1. Self-limiting beliefs. Sometimes we have beliefs that hold us back. Our beliefs are based on our history and actions. So, if we haven’t succeeded at something, our beliefs might be negative and disempowering. Our beliefs can hold us back. We might not try something new, because we fear failing again. It’s important to work through self-limiting beliefs, so they don’t hold us back from changing.
  2. Past impacts the present. Our past can impact our present, for better or worse. The relationship we had with our primary caregivers provides a model for our expectations in future relationships. If our parents neglected us or were abusive, we might have negative expectations for relationships moving forward. Similarly, if we failed at school or sports growing up, we might not believe we can succeed. Even though our situation may have changed as adults, our past can still creep up and hold us back. It’s important to work through our past so it doesn’t negatively impact our present.
  3. Behavioral change principles. Psychologists have figured out some principles for how people can make changes in their behavior. For example, it’s important to follow the 5 S’s:
    1. Adjust the surroundings. People don’t often think about the power of the environment to help (or hurt) our ability to change. Make your environment work for you, not against you.
    2. Start small. Don’t bite off more than you can chew. Start with a small change at first, get some success, and then slowly work up from there.
    3. Be specific. Don’t make broad, ill-defined goals. Be very clear and specific about what you are trying to do, and what would constitute success.
    4. Schedule it in. Research has found that it takes about 66 days of trying to change something before it starts to feel natural. So, for the first 2-3 months, schedule in the behavior like you would an appointment on your calendar.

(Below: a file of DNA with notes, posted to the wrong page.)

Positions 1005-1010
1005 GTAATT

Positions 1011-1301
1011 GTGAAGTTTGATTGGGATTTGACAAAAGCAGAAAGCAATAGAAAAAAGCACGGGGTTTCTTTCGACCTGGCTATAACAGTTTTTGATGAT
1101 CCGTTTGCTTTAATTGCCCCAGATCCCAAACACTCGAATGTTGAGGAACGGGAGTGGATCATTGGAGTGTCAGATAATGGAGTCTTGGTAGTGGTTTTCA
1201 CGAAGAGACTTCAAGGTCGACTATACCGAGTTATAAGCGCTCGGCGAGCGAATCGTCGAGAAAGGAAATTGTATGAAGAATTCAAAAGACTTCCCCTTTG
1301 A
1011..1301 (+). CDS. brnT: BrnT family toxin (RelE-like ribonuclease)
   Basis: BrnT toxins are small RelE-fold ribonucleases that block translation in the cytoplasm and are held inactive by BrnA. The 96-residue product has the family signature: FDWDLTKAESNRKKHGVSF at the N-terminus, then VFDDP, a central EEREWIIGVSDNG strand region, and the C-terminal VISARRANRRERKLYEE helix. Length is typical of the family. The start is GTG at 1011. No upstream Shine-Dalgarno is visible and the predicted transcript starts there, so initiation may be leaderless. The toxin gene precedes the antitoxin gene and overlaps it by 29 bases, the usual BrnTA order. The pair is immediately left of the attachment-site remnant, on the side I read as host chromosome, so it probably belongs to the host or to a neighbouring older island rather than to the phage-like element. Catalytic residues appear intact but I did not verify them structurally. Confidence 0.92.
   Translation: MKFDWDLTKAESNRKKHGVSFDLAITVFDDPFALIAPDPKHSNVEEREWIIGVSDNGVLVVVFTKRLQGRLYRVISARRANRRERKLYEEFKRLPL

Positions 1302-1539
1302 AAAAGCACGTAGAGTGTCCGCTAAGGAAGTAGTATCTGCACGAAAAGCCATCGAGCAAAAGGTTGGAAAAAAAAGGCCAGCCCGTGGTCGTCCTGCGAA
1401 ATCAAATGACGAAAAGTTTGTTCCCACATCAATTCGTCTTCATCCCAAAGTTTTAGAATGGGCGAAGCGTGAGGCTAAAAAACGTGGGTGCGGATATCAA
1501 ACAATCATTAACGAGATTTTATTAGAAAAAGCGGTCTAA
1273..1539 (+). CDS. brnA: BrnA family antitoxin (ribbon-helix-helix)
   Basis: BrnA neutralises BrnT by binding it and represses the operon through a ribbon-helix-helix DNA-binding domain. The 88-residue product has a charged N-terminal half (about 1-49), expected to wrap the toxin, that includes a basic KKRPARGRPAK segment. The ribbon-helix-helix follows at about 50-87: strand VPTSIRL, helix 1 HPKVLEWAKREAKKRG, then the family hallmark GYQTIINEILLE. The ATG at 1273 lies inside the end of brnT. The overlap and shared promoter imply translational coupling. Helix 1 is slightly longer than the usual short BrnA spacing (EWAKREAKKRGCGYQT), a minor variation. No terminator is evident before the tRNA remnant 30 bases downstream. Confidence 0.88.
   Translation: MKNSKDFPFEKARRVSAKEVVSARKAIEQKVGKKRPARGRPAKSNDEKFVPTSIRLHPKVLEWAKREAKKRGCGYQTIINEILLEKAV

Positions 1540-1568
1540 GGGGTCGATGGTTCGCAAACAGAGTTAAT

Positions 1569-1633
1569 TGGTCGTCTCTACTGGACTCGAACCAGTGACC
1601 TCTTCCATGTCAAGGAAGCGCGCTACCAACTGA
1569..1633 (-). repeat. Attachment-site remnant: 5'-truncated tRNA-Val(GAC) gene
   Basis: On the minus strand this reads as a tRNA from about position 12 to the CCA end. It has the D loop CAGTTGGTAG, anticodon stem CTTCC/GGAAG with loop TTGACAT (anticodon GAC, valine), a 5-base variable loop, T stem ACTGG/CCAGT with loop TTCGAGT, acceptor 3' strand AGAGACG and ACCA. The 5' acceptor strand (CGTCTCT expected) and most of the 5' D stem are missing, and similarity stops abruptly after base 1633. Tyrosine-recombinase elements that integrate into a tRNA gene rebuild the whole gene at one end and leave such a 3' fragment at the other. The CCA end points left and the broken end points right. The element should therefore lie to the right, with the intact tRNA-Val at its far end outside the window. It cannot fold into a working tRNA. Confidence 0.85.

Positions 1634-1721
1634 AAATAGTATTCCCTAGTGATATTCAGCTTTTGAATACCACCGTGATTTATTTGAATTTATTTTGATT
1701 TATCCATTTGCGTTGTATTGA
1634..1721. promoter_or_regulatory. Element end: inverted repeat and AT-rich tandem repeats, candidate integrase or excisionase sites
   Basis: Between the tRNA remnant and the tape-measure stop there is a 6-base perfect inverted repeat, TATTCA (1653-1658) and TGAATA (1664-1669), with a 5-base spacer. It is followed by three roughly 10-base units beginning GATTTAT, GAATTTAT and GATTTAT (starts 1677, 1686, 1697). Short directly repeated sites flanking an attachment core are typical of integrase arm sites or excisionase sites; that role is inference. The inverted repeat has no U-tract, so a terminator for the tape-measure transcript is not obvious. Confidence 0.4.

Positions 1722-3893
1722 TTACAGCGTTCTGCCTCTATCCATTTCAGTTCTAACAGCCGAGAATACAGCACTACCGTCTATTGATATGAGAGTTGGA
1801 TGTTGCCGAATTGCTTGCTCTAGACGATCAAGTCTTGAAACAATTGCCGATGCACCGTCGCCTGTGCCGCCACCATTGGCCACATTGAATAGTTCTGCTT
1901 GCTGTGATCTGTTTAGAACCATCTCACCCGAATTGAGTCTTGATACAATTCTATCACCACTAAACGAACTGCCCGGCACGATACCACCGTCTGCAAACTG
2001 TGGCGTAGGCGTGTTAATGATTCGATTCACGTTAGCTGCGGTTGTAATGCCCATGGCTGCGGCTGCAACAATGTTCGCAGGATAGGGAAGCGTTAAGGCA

5. Find a support team. You can’t change by yourself. Find a group of people to help support you and keep you accountable.

Step #4: Physiology

The fourth step is Physiology. Our bodies and our physical state can have a big impact on our ability to change something in our lives. Here are 4 things to consider when working through this step.

  1. Exercise. Our bodies were designed to move. You won’t be at your best if you are living a sedentary lifestyle. Aim to exercise at least 3 times per week, 30-60 minutes per session. It doesn’t matter what kind of exercise you do. Find something you like, and stay consistent.
  2. Sleep. Many of us live our lives tired. We don’t get enough sleep and rest. Aim for 7-8 hours of sleep per night. Also, try to get on a schedule where you go to bed and wake up at the same time every day.
  3. Nutrition. You won’t be able to function at your best if your diet consists of fast food and energy drinks. Eat plenty of nutritious food every day. Try to prioritize natural foods and cut down on processed foods. Focus on fruits, vegetables, meats, nuts, and seeds. Limit starches and sugar. Limit (or cut out) alcohol and caffeine. Drink lots of water.
  4. Priming your state. It’s possible to put yourself in a positive and powerful state. Click on this link to learn a process for how to anchor a powerful state.


What do you think about the DMPP model? What is one thing you are trying to change in your life? Try walking through the steps and see what happens. Which step was most helpful for you? Which step are you still struggling with?